Clinical Pearls & Morning Reports
Published May 29, 2019
Ninety percent of patients diagnosed with systemic lupus erythematosus are female. The disease is more severe and hematologic abnormalities and serositis are more common in men than in women. Read the latest Case Records of the Massachusetts General Hospital here.
Q: What is the most common etiology of pericarditis in the United States?
A: In the United States, approximately 80% of cases of pericarditis are idiopathic, 5 to 10% are due to cancer, 2 to 7% are due to autoimmune or pericardial-injury syndromes, 4% are due to tuberculosis, and less than 1% are due to a purulent bacterial infection. However, in developing countries, the epidemiology of pericardial disease is quite different, such that 70% of cases are attributed to tuberculosis.
Q: What are some of the rheumatic diseases that are commonly associated with pericardial involvement?
A: The rheumatic diseases that are most commonly associated with pericardial involvement include systemic lupus erythematosus, rheumatoid arthritis, adult-onset Still’s disease, and systemic sclerosis.
A: Pericarditis is the most common cardiac manifestation of lupus. Symptomatic pericarditis may develop in 25% of patients and is often accompanied by pleuritis; subclinical pericarditis is even more common. Tamponade, however, is rare, occurring in 1 to 2.5% of patients with lupus. In patients with systemic lupus erythematosus, tamponade has been associated with hemolytic anemia, renal disease, hypocomplementemia, and female sex. The pericardial fluid is typically a neutrophilic, inflammatory exudate.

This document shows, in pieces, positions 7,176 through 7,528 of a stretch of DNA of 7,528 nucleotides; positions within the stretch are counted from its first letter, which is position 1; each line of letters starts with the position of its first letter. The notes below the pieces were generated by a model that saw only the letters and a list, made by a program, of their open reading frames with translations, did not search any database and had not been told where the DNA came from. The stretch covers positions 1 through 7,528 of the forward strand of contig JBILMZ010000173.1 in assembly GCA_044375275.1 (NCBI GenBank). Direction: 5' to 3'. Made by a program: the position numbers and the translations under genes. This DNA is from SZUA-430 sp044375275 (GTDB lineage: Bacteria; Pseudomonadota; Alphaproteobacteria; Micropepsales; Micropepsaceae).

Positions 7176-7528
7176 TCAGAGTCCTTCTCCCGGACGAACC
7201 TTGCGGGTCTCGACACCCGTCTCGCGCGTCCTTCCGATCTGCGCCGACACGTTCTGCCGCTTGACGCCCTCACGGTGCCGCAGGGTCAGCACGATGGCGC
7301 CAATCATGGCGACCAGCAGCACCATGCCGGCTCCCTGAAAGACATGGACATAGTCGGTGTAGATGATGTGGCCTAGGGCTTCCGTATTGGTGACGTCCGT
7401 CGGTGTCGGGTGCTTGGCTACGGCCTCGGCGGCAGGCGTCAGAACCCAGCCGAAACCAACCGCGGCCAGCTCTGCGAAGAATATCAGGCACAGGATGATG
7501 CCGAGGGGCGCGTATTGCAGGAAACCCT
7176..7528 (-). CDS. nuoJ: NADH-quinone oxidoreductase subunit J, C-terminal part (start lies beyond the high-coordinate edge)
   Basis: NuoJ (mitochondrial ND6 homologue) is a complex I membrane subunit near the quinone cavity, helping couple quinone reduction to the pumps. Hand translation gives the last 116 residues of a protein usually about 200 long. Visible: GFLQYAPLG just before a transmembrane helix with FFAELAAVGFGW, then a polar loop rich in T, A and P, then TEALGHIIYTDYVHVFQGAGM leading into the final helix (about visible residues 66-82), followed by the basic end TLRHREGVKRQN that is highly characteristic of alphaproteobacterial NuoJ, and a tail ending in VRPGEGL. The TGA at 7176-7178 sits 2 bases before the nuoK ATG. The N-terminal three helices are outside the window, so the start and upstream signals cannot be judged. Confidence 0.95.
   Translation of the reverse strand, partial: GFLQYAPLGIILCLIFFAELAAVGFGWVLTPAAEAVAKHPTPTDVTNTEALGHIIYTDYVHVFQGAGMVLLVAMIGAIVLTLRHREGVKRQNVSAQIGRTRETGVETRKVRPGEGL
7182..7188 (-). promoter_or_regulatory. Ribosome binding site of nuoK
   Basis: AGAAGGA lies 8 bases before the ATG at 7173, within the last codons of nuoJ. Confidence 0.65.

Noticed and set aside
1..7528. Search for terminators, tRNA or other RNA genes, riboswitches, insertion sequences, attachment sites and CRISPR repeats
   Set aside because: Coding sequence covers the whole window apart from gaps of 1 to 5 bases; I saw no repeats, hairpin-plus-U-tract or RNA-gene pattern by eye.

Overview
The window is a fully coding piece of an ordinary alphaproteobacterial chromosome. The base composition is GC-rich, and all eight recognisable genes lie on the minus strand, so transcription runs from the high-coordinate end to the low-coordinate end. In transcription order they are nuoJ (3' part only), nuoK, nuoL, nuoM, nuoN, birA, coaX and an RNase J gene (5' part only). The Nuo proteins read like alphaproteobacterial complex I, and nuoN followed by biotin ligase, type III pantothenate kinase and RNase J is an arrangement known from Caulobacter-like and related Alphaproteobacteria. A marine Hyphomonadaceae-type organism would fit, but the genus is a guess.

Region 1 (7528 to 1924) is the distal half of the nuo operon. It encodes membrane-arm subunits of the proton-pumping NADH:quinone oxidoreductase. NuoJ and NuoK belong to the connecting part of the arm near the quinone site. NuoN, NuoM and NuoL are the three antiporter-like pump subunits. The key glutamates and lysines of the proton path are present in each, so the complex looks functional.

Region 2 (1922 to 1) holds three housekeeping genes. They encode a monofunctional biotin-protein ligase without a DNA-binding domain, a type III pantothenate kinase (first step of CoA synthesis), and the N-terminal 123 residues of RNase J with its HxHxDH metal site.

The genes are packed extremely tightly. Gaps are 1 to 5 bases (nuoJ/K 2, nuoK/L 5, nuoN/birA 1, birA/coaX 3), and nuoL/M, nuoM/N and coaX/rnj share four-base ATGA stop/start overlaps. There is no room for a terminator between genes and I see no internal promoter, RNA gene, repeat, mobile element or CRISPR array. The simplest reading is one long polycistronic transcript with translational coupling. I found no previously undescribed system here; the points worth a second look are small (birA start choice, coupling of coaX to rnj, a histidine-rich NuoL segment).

A: The diagnosis of systemic lupus erythematosus is based on clinical and laboratory features. There are no formal diagnostic criteria. However, classification criteria, including the American College of Rheumatology (ACR) criteria and the Systemic Lupus International Collaborating Clinics (SLICC) criteria, are helpful in considering the diagnosis. Patients who have mild manifestations of lupus, such as skin and joint involvement, can be treated with hydroxychloroquine and low-dose prednisone or nonsteroidal antiinflammatory drugs. Patients who have clinical manifestations, such as skin, joint, hematologic, or non–life-threatening serositis, are treated with hydroxychloroquine and moderate-dose prednisone and are often also treated with another immunosuppressive agent, such as methotrexate, azathioprine, mycophenolate mofetil, or belimumab. Patients who have severe, organ-threatening disease are often treated with high-dose glucocorticoids and also with a glucocorticoid-sparing agent, such as cyclophosphamide, mycophenolate mofetil, or azathioprine. In the absence of a contraindication, all patients with systemic lupus erythematosus would be treated with hydroxychloroquine, given its numerous benefits, including increased survival, decreased disease damage, and fewer flares, as well as improved renal function, fewer thrombotic complications, and potentially improved glycemic status and lipid profiles.